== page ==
Theoretical Background
and Support

Emotionally Intelligent Parenting and Emotion Coaching - Part 2

What is Emotional Intelligence and why it is important?

The term “emotional intelligence" was first thought to be used in 1990 by psychologists John Mayer of the University of New Hampshire and Peter Salovey of Harvard. For many years, it was thought that a person's intelligence (IQ or intelligence quotient) determined how people succeeded in life. Schools used IQ tests to choose children for gifted programs and some companies even used IQ scores when hiring. In the last ten years, researchers have found that IQ isn't the only predictor of a person's success. They are now looking at emotional intelligence (EI) as another determinant of a person's success in life.
"Emotional intelligence is a different way of being smart. It includes knowing what your feelings are and using your feelings to make good decisions in life. It's being able to manage distressing moods well and control impulses. Its being motivated and remaining hopeful and optimistic when you have setbacks in working toward goals. Its empathy; knowing what the people around you are feeling. And it's social skill—getting along well with other people, managing emotions in relationships, being able to persuade or lead others," (O'Neil, 1996, p. 6).
Emotional intelligence was truly popularized in 1995 when psychologist Daniel Goleman wrote his book, Emotional Intelligence: Why It Can Matter More Than IQ. The importance of EI even reached the White House.  President told reporters “I’ll tell you what is a great book… this Emotional Intelligence. It’s a very interesting book. I love it.  Hillary have it to me."   

The importance of emotional intelligence begins with its implications for child rearing and education, but extends into most areas of adulthood success. According to Saphiro, studies show that the same EI skills that result in your child being perceived as an enthusiastic learner by his teacher, or being liked by his friends on the playground, will also help him twenty years from now on his job or in his marriage. The same social skills and patterns of interpersonal interaction that a child displays will often continue into adult life.  If children with poor “people skills" are not coached and guided to develop these skills, we continue to run the risk of educating children on “political correctness"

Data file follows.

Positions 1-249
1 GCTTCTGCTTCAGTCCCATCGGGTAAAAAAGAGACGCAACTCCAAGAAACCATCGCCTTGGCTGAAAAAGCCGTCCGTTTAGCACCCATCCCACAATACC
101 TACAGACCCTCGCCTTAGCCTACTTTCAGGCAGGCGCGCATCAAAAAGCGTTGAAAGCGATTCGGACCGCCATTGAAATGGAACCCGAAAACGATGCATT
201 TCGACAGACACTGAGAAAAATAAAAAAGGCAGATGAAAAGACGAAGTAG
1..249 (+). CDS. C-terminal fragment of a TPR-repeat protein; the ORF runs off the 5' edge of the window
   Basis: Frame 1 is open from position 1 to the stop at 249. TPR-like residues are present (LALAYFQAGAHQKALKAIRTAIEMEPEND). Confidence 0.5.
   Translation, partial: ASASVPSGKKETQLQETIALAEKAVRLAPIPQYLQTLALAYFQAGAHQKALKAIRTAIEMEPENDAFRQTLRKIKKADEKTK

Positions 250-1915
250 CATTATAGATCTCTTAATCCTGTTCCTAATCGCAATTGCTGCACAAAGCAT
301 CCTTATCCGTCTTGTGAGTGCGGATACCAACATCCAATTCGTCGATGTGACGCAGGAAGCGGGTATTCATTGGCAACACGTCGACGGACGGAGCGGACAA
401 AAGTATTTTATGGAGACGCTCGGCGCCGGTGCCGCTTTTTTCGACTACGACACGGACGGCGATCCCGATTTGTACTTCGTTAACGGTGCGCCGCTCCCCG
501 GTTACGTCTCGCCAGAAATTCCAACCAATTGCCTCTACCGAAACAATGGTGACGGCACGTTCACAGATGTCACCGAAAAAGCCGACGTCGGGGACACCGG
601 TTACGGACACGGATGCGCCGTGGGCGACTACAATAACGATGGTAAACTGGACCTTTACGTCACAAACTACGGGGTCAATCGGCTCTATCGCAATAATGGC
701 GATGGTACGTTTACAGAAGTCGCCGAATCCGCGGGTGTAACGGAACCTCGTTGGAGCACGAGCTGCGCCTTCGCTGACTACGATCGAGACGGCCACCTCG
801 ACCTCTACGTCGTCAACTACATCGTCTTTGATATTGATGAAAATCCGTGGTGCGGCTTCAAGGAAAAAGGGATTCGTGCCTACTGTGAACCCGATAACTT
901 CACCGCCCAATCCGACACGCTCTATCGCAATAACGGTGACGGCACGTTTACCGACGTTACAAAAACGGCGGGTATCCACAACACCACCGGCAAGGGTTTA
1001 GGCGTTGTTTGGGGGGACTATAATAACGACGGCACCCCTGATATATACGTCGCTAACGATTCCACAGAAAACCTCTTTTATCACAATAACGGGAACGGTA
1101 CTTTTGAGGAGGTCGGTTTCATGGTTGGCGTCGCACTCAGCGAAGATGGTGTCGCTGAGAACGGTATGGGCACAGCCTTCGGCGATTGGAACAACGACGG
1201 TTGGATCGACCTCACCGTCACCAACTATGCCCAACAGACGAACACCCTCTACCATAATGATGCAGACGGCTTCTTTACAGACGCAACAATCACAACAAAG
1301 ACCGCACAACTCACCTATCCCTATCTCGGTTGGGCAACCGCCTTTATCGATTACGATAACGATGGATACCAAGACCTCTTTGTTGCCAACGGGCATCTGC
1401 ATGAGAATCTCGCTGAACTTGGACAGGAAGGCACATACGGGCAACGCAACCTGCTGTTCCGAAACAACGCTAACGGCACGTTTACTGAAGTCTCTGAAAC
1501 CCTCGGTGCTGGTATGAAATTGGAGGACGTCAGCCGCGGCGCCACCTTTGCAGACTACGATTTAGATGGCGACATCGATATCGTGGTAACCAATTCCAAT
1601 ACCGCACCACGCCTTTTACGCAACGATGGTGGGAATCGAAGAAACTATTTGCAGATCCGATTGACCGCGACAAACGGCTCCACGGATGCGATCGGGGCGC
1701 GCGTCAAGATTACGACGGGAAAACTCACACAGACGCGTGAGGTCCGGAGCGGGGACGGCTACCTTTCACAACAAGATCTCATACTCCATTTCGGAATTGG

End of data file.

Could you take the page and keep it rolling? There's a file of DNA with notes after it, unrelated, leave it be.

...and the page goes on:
Emotional, or social intelligence, involves at least five types of skills:

  • Self-awareness is a person's ability to understand and be aware of their feelings and moods. Self-awareness helps a person keep an eye on their thoughts and emotions so they can better understand why they feel a particular way.
  • Managing emotions this skill helps people display their emotions in socially appropriate ways. It helps one control anger, sadness, and fear.
  • Motivation helps a person use their emotions to reach their goals. It helps them hold back their impulses and delay gratification to reach these goals.
  • Empathy is the ability to understand how a person feels. It is different from feeling sorry for someone. It is feeling like "walking in their shoes."
  • Social skills are dealing with others in social situations. It is the ability to carry on a conversation and deal with other's emotions. It is being socially competent.

Both types of intelligence are important but in different ways. The IQ contributes about 20% to the factors that determine life accomplishments (O'Neil, 1996). That leaves about 80% for everything else. Research has shown that emotional intelligence can make a difference in life's successes (O'Neil, 1996). For example, boys in the second grade who are impulsive and always getting into trouble are six to eight times more likely than other children to be violent in their teens and commit crimes. Sixth grade girls who confuse feelings of boredom and anger with hunger are the ones most likely to have eating disorders when they become teenagers. These children are unaware of how they are feeling and what it's called. So if a person doesn't have these skills, he or she can get into trouble, especially as a child transitions into adulthood. If a person does have these abilities or emotional intelligence, they can help one throughout life. These abilities affect everything from success in marriage to how well one does on the job. Emotional skills also help a person academically. Such skills as delaying satisfaction or enjoyment when searching for long-term goals are helpful to children academically (O'Neil, 1996). Children who can stick with tasks and finish homework or assignments do much better later in life than those children who are easily distracted and go off to do something else.

Next Page: Emotional Intelligence is Learned >